CREATE PROCEDURE do_nothing()
BEGIN
        -- We're lazy. …
[Read more]
Announcing MySQL Utilities 1.6.3 Beta!

The MySQL Utilities Team is pleased to announce a new beta release of MySQL Utilities. This release includes a number of improvements for usability, stability, and a few enhancements. A complete list of all improvements can be found in our release notes.

New Enhancements!
This release represents a stable release of the product. Along with several defect patches, we also include the following enhancements.

Improved support for MySQL 5.7
Improved functionality of --exclude option with SQL wildcards
Improved packaging in RPM and Windows distributions
Improved accuracy of calculated disk usage for mysqldiskusage
...and a host of minor improvements for quality and robustness


How Can I Download MySQL Utilities?
You can download MySQL Utilities 1.6.3 Beta from the …

[Read more]
Digging Down into JSON data with the MySQL Functions -- A Question from Peter Zaitsev -- Follow Up

Last time this blog covered digging into a JSON document in a MySQL 5.7 table. The goal was to pull certain records matching a particular criteria. Both Peter Zaitsev and Morgan Tocker get my thanks for their kind comments. My example was a little contrived in that an application would be used to fine tune seeking for a particular key value pair. I was trying to pull single records which is kind of silly when it is much easier to use PHP to parse the data. What follows below is a sample PHP script to grab out the matching records and then feed the results, the JSON document, into an array.


#!/usr/bin/php
<?php
$mysqli = new mysqli("localhost", "root", "hidave", "test");

/* check connection */
if (mysqli_connect_errno()) {
printf("Connect failed: %s\n", …
[Read more]
When simple SQL can be complex

I think SQL is a very simple language, but ofcourse I'm biased.

But even a simple statement might have more complexity to it than you might think.

Do you know what the result is of this statement?

SELECT FALSE = FALSE = TRUE;

scroll down for the answer.



























The answer is: it depends.

You might expect it to return false because the 3 items in the comparison are not equal. But that's not the case.

In PostgreSQL this is the result:

postgres=# SELECT FALSE = FALSE = TRUE;
?column?
----------
t
(1 row)

So it compares FALSE against FALSE, which results in TRUE …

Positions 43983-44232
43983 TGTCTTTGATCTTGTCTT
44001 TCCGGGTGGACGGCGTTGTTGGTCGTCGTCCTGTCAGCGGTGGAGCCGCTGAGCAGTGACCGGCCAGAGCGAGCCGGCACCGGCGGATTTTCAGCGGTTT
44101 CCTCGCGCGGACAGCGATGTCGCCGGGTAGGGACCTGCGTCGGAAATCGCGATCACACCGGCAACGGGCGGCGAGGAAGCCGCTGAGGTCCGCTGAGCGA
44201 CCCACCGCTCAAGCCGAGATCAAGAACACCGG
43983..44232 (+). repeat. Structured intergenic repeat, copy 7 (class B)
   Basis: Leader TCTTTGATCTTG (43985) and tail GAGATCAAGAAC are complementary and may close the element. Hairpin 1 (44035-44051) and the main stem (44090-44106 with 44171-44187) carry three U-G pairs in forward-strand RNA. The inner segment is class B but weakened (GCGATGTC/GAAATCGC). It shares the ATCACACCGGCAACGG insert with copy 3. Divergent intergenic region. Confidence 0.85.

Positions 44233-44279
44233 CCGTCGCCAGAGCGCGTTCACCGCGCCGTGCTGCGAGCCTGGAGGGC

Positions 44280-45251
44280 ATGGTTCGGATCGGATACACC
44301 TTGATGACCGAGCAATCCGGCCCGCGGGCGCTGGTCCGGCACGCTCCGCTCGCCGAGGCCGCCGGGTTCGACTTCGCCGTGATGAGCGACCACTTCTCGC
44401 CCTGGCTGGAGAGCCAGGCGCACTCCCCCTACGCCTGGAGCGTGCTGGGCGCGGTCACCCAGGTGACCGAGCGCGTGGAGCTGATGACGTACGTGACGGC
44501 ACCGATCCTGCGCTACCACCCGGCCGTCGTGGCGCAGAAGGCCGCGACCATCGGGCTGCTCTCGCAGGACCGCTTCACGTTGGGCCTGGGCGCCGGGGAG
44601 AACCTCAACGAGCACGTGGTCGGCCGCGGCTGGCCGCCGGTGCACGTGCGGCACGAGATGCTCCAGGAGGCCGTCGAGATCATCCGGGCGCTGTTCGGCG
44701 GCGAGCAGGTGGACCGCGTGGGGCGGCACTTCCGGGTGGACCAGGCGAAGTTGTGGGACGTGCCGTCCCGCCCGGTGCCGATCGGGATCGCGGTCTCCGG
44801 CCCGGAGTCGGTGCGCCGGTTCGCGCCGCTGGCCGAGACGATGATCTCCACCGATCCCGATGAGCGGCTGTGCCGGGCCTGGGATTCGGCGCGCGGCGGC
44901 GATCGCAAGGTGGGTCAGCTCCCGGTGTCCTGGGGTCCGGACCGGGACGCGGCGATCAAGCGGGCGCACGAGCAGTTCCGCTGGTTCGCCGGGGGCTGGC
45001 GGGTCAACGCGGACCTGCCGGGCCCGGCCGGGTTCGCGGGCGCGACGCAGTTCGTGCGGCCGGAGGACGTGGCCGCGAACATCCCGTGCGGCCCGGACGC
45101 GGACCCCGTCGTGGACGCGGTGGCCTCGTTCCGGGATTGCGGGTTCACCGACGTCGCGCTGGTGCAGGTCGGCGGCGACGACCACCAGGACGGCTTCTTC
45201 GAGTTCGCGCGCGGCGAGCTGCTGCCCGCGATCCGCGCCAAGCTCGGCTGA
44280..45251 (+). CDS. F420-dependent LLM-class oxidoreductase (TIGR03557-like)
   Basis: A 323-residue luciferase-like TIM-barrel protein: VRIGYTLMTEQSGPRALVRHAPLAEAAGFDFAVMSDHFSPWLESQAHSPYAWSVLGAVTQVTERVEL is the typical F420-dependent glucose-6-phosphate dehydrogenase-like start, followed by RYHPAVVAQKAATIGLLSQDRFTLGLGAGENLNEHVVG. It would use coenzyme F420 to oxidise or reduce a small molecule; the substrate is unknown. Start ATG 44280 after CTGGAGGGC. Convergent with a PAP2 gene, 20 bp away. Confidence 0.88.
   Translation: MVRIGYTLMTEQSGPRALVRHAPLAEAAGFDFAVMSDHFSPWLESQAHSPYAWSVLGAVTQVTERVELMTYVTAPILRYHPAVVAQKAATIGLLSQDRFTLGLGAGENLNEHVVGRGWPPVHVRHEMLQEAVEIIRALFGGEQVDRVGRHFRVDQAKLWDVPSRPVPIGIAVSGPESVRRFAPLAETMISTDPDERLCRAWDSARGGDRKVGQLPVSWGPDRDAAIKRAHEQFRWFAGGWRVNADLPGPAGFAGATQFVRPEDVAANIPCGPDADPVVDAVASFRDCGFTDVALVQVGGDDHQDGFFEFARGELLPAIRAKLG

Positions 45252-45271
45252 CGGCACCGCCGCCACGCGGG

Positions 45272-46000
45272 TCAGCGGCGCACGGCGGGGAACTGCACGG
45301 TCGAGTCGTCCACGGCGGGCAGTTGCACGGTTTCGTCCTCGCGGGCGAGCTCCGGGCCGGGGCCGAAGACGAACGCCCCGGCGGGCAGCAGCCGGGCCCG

[Read more]
New Release! MySQL Connector/Arduino 1.1

The newest release of the MySQL Connector/Arduino library release-1.1 alpha is available for download. This new version represents a major step forward for the library in ease of use. Here are just a few of the important changes in this release.

  • Added to Library Manager : yes, you can download and install the library from the Arduino IDE now. Just open the Library Manager and search for "MySQL".
  • More Example Sketches : there are many more example sketches of how to use the new library from basic connections to complex queries and more! 
  • Redesigned Classes : the library has been redesigned with new classes making it much easier to use a wider variety of shields and modules. Now, you pass in the Client class for your shield and so long as it adheres to the Ethernet.Client primitive, you can use any library to initiate …
[Read more]
SQL Games

I have just created a GitHub repository called sql_games. It contains games implemented as stored procedures, that can run on MariaDB or (with some changes) on Percona Server or Oracle MySQL.

You play the games via the command-line client. You call a procedure to make your move, then a text or an ASCII image appears.

Of course the same call should produce a different effect, depending on the game’s current state. To remember the state I use both user variables and temporary tables.

Why did I do that? Mainly because it was funny. I can’t explain why. And I can’t tell that it is funny for anyone: perhaps, where I’ve found interesting challenges, someone else would find a cause a frustration. But yes, it has been funny for me.

Also, I did it because I could. This means that others can do it. Stored procedures are not a useless and nasty …

[Read more]
Showing entries 31 to 40 of 1078
« 10 Newer Entries | 10 Older Entries »